Many virtualization host operations on the guest can result in a pause - resume. This will negatively effect the system clock at the guest. For example, cloning a VM results in a pause while cloning. The guest clock afterwards is behind. To get NTP to sync the clock you need to then restart the guest--not a good solution in all cases for sure. Alternative you could just restart ntpd in the guest, but that is not optimal either. Ideally there needs to be an event (VM resumed) available that you could optionally use for this type of correction to the guest.

After spending some time researching this I decided to use the host clock directly as a reference for the CentOS 7 guest OS system clock.

Instead of running ntpd in the guest, I decided that every 15 minutes I would set, via crontab, the guest system clock from the guest's hardware clock. The guest's hardware clock reflects the time at the virtualization host which is controlled via ntpd running on the virtualization host. This provides me reliable time in the guest OS. Worst case, the clock may be off for up to 15 minutes before it gets syncronized to the proper time after resuming the guest.

# crontab -e

0,15,30,45 * * * * /sbin/hwclock --hctosys

It would be much better to have an event available at the guest that would initiate a time syncronization when the guest was resumed, but apparently that is not available. The crontab approach is a workaround in that it makes a hwclock call every 15 minutes. It gets the job done, but not as elegantly as I would like.


libvirt supports guest time sync since 2015. On Debian Stretch and later look for option SYNC_TIME in /etc/default/libvirt-guests:

# If non-zero, try to sync guest time on domain resume. Be aware, that
# this requires guest agent with support for time synchronization
# running in the guest. For instance, qemu-ga doesn't support guest time
# synchronization on Windows guests, but Linux ones. By default, this
# functionality is turned off.

You can test time sync from within host system with:

virsh qemu-agent-command INSERT_YOUR_DOMAIN_HERE '{"execute":"guest-set-time"}'

This command should return {"return":{}} on success.

  • On at least Debian Bullseye this is not sufficient. A channel also needs to be configured for each guest, as described in the answer by Milan.
    – sampi
    Feb 28, 2021 at 12:29

kvm-clock syncs the guest time to host time on guest startup. You should use and ntp client in the guest, and shutdown/startup instead of using suspend/resume.

  • Yes, I can confirm it syncs on startup, because when I do shutdown/startup of the guest everything is fine. Using ntp is not a solution for many reasons (it is a workaround, it panics when the time difference is huge, it requires access to time server). I am searching for a way to solve the problem with suspend/resume, because this is an interesting, nice and default option in libvirt. Nov 25, 2011 at 11:39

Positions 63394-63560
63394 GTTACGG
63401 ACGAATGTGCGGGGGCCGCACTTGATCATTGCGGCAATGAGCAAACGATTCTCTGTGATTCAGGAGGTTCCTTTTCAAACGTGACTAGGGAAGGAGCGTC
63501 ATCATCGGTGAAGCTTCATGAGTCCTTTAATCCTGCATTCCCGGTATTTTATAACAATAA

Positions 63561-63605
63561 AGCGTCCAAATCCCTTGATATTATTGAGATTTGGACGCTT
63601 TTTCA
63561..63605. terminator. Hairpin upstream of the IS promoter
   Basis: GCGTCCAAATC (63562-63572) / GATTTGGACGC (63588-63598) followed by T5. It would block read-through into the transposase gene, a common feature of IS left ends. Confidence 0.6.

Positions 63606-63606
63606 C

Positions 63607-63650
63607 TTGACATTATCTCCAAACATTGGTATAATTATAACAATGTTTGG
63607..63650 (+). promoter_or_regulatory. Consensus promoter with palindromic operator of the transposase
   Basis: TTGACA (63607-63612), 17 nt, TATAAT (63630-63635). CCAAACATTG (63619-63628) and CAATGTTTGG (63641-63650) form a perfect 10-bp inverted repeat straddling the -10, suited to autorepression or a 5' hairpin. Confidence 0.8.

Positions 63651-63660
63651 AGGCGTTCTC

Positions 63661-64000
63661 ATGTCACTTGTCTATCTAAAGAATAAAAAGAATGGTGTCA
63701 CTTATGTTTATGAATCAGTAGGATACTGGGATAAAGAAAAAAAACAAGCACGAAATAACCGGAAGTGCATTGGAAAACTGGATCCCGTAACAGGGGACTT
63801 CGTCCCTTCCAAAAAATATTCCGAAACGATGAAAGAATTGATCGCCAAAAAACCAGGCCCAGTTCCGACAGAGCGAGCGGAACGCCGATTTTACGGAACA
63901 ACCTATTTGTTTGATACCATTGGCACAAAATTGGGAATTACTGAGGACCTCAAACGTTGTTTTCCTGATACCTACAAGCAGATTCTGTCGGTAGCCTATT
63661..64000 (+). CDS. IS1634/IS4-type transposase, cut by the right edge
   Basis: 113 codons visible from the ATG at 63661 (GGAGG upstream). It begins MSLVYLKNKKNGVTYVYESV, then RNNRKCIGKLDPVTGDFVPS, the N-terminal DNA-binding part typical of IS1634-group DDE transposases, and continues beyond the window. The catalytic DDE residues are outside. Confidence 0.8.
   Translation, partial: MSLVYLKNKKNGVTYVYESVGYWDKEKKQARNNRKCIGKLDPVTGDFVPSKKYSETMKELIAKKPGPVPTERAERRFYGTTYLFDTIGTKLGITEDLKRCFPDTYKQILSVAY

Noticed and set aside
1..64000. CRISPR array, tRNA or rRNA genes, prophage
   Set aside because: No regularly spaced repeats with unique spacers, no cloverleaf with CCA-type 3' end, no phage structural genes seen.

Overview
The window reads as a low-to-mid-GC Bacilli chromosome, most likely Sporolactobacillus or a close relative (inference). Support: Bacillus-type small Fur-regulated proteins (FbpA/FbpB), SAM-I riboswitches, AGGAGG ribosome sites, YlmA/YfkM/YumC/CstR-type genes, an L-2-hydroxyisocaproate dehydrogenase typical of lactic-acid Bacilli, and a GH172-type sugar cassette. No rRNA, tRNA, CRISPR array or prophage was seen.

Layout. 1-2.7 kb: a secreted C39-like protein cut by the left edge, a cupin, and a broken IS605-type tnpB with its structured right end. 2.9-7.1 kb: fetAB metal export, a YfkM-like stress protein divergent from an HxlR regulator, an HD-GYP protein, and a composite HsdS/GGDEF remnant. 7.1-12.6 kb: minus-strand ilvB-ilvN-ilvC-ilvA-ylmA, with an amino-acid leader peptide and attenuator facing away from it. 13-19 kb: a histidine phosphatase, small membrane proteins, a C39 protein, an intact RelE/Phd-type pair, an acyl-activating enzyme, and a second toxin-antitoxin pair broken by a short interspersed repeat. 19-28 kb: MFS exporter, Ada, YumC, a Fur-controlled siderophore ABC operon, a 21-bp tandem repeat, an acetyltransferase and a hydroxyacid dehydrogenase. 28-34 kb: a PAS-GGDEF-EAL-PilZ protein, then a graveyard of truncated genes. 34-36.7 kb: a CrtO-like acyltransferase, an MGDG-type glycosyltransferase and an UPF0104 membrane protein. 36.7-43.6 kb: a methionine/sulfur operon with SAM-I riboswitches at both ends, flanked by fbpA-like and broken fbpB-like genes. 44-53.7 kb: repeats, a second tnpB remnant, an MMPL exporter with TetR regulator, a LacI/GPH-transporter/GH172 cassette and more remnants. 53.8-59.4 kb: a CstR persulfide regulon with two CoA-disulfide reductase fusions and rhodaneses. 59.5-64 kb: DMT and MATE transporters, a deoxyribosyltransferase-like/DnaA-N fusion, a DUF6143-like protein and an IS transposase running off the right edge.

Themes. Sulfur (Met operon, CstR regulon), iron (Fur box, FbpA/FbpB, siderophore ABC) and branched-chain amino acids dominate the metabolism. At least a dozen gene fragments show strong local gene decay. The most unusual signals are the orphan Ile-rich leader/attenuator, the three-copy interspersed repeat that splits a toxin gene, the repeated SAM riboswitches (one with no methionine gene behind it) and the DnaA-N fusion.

• suspend is 1) migrate VM state to file and 2) destroy. When you resume from suspend, the VM state is restored (migrated from file back to VM memory). This state will include the current timestamp. So yes, it is default, but no, timing still matters, and the time has to come from somewhere, and this is where NTP should come in. I doubt another clock source will help but you can try with acpi_pm.
    – dyasny
    Nov 25, 2011 at 14:19
  • You should not use NTP in the guest.
    – Brian Cain
    Nov 25, 2011 at 22:55
  • 4
    @Brian Cain this is highly arguable, especially with no explanation or reasoning behind the statement. To provide a profflink: docs.redhat.com/docs/en-US/…
    – dyasny
    Nov 26, 2011 at 11:08

Since Linux Kernel 4.11 there is PTP-KVM (Precision Time Protocol - Kernel Virtual Machine): PTP is comparable to NTP, but with higher precision and for local network. The Linux host system exports its current time to any guest system for efficient reading as /dev/ptp_kvm (or /dev/ptp0). chrony is capable of using that inside the VM:

modprobe ptp_kvm
echo ptp_kvm >/etc/modules-load.d/ptp_kvm.conf
apt-get install chrony
echo "refclock PHC /dev/ptp0 poll 2" >/etc/chrony/conf.d/ptp.conf
systemctl restart chronyd

As a requisite the time on the host must be synchronized too.

You might want to also configure makestep 10 - depending on which difference you are willing to tolerate: for this example a difference below 10s would be adjusted by speeding up the VM clock, while larger differences would we stepped with all (bad) consequences.

I found this in the RedHat documentation, so kudos to them.


I use similar way for syncing time after VM suspend/resume, but i think it's better to try to guess, that it should sync in the right direction and is longer than short difference, that could be fixed by NTPD.


PS. New centos 6.7 changelog says this could be done automaticaly with only kvm-clock clock source.